This is one in a series of articles about farmers in the Chesapeake Bay Watershed who have implemented Best Management Practices (BMPs) to improve water quality and efficiency on their farm. As a result of these and other success stories, we're halfway to achieving the nutrient reductions needed to restore the Chesapeake Bay and its waters. View the rest of the series here.
Tim and Susie Brown own Hills Farm, 630 acres adjoining the Chesapeake Bay on the Eastern Shore of Virginia. It's a historic farm dating back to 1747.
Hills Farm also has the distinction of being the first farm on Virginia's Eastern Shore to be protected with an open space easement and the first farm on the Shore to enroll in the Conservation Reserve Enhancement Program (CREP).
"I'm a big supporter of the Farm Bill," Tim Brown says of the federal legislation that has provided much of the funding for CREP and other farm conservation programs helping farmers protect soil and water resources. "I wish more people would take advantage of the conservation programs."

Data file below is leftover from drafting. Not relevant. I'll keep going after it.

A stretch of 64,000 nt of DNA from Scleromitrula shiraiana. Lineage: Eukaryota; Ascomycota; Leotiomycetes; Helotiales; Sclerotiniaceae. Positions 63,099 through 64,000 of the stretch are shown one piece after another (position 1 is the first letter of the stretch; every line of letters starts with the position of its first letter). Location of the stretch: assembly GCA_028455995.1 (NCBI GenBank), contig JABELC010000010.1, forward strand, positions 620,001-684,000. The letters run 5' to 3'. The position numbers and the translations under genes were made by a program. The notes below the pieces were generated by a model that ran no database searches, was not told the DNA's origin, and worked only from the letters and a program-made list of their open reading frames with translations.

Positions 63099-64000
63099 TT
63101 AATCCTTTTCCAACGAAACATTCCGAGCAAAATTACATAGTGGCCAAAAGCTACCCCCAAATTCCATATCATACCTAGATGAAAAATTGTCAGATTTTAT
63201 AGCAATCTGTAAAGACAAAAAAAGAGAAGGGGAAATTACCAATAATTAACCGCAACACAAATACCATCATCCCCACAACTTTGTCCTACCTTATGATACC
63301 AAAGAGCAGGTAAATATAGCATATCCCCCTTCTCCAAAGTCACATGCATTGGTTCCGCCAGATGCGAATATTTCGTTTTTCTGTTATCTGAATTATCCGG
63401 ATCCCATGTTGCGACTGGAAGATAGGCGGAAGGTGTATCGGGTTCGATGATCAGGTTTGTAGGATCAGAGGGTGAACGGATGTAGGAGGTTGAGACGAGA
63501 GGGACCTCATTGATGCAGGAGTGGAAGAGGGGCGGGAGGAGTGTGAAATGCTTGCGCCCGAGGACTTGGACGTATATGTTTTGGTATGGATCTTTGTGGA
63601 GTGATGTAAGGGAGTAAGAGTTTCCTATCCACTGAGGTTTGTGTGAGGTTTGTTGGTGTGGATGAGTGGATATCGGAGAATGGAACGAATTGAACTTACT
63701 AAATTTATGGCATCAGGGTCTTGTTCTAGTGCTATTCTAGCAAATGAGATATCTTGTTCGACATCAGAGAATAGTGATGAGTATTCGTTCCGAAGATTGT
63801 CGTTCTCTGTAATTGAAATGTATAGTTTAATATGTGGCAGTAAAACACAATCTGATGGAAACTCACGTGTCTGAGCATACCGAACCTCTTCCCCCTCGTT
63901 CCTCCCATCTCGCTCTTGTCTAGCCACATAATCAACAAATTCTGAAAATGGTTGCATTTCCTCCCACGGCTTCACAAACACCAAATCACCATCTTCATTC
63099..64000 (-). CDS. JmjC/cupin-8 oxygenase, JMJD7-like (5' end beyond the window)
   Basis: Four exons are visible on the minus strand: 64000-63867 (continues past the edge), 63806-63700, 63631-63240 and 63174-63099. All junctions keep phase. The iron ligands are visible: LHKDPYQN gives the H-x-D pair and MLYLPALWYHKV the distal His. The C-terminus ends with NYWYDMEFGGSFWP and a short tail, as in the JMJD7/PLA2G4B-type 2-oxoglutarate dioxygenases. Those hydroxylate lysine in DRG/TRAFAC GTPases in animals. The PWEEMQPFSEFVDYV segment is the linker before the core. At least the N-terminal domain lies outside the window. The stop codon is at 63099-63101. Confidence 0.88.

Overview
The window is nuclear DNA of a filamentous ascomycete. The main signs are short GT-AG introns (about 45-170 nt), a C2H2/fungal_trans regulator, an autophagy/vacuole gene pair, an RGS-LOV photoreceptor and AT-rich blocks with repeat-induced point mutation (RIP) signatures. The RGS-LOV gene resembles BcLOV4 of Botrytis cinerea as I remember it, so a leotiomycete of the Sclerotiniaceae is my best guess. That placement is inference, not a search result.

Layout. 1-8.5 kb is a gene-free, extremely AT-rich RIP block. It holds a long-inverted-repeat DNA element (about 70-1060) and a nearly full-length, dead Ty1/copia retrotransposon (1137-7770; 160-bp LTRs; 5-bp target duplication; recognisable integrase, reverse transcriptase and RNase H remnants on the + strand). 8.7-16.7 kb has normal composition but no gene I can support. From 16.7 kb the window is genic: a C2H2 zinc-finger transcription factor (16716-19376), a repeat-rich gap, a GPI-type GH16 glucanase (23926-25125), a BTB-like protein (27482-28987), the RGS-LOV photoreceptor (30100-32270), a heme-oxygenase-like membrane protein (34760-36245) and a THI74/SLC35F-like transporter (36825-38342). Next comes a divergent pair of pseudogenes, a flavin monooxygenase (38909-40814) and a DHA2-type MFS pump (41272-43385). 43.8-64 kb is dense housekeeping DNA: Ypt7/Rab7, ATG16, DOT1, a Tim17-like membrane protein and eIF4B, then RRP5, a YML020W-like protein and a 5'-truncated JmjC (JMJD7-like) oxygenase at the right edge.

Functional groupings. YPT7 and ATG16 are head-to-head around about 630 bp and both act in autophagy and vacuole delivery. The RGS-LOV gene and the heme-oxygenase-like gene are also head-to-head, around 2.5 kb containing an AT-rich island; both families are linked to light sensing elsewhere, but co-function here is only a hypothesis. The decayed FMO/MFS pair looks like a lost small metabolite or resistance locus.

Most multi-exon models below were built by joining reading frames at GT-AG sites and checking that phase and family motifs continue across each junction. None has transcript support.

"We have wildlife buffers around all our crop fields; they filter nutrients out of runoff water, which helps clean up the Bay," he says. "The buffers were installed as part of the CREP program. They do more than filter runoff; they also provide habitat for wildlife."
Hills Farm has 100 acres of tillable land, but most of the farm is woodland and marsh. Of the 100 acres of tillable land, about half is planted in annual crops; the rest is either in CREP or in some sort of wildlife habitat, including 13 acres of impoundments.
Brown has a passion for ducks and wading birds and partnered with Ducks Unlimited to construct several holding ponds that can be planted with annual crops or allowed to grow natural plant foods for ducks, then flooded during the migration season. This provides much needed food for waterfowl migrating along the Eastern Shore, a major East Coast flyway.
"I'm proud that we use conservation practices that not only protect the Bay but also the wildlife that use the Bay and the Eastern Shore."
Whitescarver lives in Swoope, Va. For more information, visit his website.
Ensure that people like the Browns are able to continue doing these innovative things on their farms. Tell Congress to protect conservation programs--that are critical to restoring the Bay--in the Farm Bill!